Law and public opinion: On Perarivalan release

The release of Perarivalan is no endorsement of any claim of his innocence

Updated - May 19, 2022 10:38 am IST

Published - May 19, 2022 12:20 am IST

The Supreme Court has invoked its extraordinary power to order the release of A.G. Perarivalan, one of the seven convicts in the Rajiv Gandhi assassination case, for whose freedom his mother, many political parties and vast sections of public opinion have been campaigning for years. The suicide bombing that took the life of Rajiv Gandhi, along with that of 15 others, including nine police personnel, on “Tamil soil” caused a great deal of revulsion in the State, but this sentiment abated with the passage of time. Perarivalan drew much public sympathy, largely due to the fact that he was only 19 when he got embroiled in the assassination plot and later revelations that a portion of his confessional statement was improved by a police officer to link his purchase of a battery to the one used in the belt bomb that was used in the suicide bombing. But essentially, the verdict of the three-member Bench is an indictment of the disregard for federal norms in the deliberate inaction that Raj Bhavan displayed when presented with a Cabinet advice to release them in 2018. Going by the Union government’s arguments, one can discern that it was the Centre’s guiding hand that was responsible for the delay. The then Governor had referred the Cabinet advice to the President for a decision. The Centre, too, argued, that cases involving murder under the IPC came under the President’s exclusive jurisdiction in matters of remission of life sentences. The Court has put an end to all doubts by holding that the Governor is bound by the State Cabinet’s advice when acting under Article 161 of the Constitution, that his reference to the President was “inimical to the scheme of the Constitution” and that remission remains firmly under the State’s jurisdiction in this case.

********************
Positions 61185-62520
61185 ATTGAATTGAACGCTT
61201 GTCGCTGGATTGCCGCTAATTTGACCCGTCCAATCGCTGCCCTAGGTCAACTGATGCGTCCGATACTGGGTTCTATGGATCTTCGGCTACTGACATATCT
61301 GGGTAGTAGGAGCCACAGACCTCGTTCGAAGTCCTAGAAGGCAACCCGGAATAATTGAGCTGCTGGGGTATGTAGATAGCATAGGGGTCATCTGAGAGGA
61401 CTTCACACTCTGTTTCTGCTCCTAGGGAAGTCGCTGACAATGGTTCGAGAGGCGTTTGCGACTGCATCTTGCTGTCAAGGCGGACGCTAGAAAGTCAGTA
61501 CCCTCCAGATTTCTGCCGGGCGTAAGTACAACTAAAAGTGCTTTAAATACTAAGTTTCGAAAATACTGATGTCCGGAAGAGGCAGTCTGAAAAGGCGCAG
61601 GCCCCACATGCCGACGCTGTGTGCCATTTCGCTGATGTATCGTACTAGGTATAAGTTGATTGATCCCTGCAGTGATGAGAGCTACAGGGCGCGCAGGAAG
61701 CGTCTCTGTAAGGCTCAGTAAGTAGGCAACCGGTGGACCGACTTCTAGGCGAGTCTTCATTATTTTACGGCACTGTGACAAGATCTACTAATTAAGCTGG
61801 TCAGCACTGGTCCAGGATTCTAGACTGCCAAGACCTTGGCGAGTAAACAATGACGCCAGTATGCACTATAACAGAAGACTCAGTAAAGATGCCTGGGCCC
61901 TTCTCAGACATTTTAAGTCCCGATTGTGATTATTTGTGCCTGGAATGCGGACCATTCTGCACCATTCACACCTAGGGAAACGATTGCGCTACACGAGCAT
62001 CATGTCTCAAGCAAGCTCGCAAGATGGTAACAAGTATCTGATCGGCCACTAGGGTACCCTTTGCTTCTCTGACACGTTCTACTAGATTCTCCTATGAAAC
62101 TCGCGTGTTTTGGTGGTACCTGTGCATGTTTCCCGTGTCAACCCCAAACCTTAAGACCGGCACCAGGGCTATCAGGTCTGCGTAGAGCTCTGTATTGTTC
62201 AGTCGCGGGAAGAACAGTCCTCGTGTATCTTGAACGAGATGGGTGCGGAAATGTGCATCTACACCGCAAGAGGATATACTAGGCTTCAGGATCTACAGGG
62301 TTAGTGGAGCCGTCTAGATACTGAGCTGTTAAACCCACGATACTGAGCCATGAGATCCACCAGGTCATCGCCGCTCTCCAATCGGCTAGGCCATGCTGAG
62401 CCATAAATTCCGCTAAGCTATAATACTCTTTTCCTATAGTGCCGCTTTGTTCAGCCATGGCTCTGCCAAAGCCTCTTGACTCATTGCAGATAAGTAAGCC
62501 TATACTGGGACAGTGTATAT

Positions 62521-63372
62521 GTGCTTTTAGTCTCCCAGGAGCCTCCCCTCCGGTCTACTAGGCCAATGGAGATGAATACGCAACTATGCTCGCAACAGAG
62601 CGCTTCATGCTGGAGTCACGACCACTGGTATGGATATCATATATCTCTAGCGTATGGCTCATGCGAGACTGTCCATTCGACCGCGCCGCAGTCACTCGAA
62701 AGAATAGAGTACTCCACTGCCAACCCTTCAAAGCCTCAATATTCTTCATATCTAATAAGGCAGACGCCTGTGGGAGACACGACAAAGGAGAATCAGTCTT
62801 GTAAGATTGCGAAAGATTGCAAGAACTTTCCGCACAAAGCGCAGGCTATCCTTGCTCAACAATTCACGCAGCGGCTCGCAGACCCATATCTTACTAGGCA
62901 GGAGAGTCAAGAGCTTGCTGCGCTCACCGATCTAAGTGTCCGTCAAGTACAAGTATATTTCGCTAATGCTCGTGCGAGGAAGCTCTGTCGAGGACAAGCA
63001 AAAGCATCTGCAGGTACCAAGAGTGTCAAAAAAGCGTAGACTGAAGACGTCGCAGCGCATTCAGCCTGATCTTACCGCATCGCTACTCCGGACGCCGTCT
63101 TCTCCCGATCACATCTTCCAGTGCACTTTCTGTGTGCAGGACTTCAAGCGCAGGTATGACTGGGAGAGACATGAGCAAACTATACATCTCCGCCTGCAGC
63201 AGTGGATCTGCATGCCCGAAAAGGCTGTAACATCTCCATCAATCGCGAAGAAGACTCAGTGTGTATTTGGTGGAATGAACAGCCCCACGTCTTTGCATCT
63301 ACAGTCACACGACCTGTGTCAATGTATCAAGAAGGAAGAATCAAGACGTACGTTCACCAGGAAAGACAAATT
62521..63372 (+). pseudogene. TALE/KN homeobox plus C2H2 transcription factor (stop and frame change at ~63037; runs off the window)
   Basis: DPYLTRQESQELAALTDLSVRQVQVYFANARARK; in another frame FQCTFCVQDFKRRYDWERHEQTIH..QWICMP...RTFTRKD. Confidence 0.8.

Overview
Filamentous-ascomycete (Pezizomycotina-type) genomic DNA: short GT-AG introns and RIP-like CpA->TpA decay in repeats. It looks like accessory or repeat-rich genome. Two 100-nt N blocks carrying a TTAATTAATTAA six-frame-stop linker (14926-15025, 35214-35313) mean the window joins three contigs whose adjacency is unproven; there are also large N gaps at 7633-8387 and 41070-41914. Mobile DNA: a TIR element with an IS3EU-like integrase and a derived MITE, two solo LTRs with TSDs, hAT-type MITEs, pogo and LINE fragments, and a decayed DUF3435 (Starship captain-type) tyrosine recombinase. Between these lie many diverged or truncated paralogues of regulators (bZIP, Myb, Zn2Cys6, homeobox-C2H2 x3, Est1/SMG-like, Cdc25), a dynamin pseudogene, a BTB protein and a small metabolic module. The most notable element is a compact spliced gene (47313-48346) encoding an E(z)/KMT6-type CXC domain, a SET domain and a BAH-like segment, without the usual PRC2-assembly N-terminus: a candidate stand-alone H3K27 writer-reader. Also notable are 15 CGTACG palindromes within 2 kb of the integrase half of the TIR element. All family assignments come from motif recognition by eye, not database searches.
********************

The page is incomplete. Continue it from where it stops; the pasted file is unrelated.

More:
Even when a Constitution Bench, while resolving legal questions over the statutory power of remission under the Cr.P.C., held that the release of these convicts would require the Centre’s concurrence, it had made it clear that the constitutional powers of the President (Article 72) and the Governor (Article 161) “remain untouched”. In the light of this, and the position that remission powers are exercised solely on Cabinet advice, there was no infirmity in the State’s recommendation to the Governor in 2018 for their release. While the Bench has done well to put an end to doubts about the Governor’s remission power and the manner of its exercise, a sticking point remains. Nothing has been said on what should be done when the absence of any time-frame for the President or the Governor is cynically exploited to indefinitely delay executive decisions. It is impractical for every matter to be escalated to the point that the Supreme Court needs to invoke its extraordinary powers under Article 142. However, the judgment should not be seen as any endorsement of the claims of innocence of the convicts in the dastardly conspiracy. And whether governments should recommend remission on the basis of public opinion remains a question to ponder.

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